* This Heineken ad is more recent but I love the hysterical man screaming at the end

* Last but certainly not least on this list is a campaigning advertisement by Amnesty International on the power of petition. Absolutely stunning

* Alright... one more brilliant contraception ad just for kicks and giggles

There are, of course, many many more...

Happy viewing!

Friday, 12 June 2009

First impressions of NYC

It is now 10:30pm New York time (6:30am Dubai time) and the exhaustion of the journey is just starting to kick in.

14 hours is a looooooong flight. I watched 4 films, 5 episodes of Family Guy, slept for 2 hours and chatted to the EK staff for an hour. (During which they all whined about how much they hate this flight and hate their job and wished they could have a regular 9 to 5 and want to leave Dubai because everyone there is rude, etc etc). Anyway.

Finally landed in JFK at around 3:15pm local time, to be greeted by a charming immigration officer who joked about my birthday being on February 14th, and how I should never, ever get married because it's a waste of time and energy.

Walked out of JFK to find overcast skies, a chilly wind and drizzle. Not the warm welcome I was hoping for, but still, I was in New York finally and excited. Anxious now to check in to my hotel, fingers crossed it turns out ok and nothing like the few negative reviews I had read. So far, so good. The Hotel at Times Square seems to be a great choice for a) location and b) cleanliness and c) room size.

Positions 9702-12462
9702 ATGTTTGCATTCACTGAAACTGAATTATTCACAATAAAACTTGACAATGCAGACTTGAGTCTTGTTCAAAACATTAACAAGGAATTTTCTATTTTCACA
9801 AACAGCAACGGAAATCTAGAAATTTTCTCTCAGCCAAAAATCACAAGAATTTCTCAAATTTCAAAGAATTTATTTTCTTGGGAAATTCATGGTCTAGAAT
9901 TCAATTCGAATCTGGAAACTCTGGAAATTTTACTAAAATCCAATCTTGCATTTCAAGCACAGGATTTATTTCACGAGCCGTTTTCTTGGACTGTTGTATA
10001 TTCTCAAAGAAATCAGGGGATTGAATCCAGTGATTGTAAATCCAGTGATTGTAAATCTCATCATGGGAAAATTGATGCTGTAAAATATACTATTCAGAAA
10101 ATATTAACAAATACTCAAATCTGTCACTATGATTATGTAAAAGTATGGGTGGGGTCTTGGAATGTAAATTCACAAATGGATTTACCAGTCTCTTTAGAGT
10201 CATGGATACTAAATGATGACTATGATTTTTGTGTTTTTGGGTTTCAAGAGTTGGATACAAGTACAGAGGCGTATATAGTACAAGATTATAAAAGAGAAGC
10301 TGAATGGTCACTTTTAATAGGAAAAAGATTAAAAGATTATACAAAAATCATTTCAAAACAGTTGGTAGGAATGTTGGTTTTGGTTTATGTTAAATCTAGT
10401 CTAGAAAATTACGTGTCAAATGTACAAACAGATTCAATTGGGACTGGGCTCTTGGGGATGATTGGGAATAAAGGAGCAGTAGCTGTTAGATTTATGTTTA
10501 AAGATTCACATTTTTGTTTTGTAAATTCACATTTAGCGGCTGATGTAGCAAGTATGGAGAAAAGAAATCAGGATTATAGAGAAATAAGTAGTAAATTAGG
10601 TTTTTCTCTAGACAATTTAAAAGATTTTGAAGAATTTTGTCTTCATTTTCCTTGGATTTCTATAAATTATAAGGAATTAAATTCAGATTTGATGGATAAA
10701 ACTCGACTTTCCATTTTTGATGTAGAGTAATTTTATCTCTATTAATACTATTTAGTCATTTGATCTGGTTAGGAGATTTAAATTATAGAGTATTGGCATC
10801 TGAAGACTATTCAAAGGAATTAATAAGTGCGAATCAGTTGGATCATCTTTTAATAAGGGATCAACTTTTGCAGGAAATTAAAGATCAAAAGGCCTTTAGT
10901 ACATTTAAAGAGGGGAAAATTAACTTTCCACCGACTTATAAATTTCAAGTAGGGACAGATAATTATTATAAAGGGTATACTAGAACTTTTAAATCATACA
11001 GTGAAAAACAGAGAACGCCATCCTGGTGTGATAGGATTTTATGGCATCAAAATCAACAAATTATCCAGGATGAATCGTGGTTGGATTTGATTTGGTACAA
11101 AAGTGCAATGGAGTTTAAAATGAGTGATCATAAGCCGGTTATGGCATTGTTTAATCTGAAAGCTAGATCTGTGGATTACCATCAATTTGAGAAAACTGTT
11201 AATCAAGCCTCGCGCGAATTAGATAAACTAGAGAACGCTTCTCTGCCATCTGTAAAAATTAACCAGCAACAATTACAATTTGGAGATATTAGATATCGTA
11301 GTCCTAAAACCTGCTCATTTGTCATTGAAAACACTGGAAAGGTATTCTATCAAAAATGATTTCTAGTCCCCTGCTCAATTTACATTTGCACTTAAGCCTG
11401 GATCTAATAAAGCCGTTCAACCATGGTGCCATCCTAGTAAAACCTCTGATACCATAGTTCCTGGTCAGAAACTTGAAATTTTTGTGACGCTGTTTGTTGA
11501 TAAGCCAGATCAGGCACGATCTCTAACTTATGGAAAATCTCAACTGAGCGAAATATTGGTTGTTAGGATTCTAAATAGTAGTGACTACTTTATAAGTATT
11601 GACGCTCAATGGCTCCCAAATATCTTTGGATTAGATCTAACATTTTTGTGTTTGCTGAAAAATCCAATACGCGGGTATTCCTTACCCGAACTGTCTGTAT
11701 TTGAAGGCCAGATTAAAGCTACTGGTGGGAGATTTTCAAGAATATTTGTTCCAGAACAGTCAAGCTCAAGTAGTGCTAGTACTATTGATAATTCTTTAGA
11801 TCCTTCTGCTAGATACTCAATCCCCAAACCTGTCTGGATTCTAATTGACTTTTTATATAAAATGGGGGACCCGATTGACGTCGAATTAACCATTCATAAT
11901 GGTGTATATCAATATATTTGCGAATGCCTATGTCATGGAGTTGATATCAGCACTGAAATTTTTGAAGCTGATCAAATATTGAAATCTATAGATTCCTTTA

I had, however, completely forgotten about the electricity/ voltage issue, and also the plug pins look funny here. They're thin and flat 2-pins. I managed to get an adapter for my laptop, which means I can also charge my mobile and my iPod via USB. But my camera charger and GHD hair straightener don't work here. Which really, really sucks. I might try and find a converter or something tomorrow.

Times Square is INSANE. I've never seen such a crazily busy, manic, crowded place with flashing neon lights everywhere. Very cool to checkout Broadway, spot places like NBC studios and The Wall Street Journal HQ. We walked around for a good couple of hours, but it felt like we've been running for 6 or more. Possible because I'm also so tired from the journey. I'm going to give it another try another day when I have more energy. Because I watch way too much Hollywood films and American TV shows, it almost felt like walking into a set. A bit strange to actually recognise shops and street names that you've never really seen before. A sense of familiarity towards things developed purely out of CSI New York, Sex and the City and Law & Order.

Thursday, 11 June 2009

Journey to NYC begins